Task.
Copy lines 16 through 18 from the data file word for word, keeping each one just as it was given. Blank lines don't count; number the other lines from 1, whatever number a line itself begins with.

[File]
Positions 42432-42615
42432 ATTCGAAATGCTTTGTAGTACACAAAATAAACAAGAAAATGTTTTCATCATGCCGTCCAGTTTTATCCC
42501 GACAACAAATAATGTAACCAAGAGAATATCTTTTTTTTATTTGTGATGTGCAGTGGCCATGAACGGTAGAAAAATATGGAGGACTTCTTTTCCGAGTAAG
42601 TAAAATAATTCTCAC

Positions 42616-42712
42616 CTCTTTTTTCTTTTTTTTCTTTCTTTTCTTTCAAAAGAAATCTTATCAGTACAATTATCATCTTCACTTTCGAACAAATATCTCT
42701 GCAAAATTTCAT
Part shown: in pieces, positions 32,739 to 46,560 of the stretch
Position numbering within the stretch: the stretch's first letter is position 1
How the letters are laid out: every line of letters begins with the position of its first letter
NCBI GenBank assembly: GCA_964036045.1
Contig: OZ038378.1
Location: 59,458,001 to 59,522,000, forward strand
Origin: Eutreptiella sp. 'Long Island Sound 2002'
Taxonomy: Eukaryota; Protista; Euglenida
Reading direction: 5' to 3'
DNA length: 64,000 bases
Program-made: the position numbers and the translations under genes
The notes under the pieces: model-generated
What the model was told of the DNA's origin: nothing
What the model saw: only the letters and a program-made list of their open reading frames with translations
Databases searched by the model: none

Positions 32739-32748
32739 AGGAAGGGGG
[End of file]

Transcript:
Reading direction: 5' to 3'
DNA length: 64,000 bases
Program-made: the position numbers and the translations under genes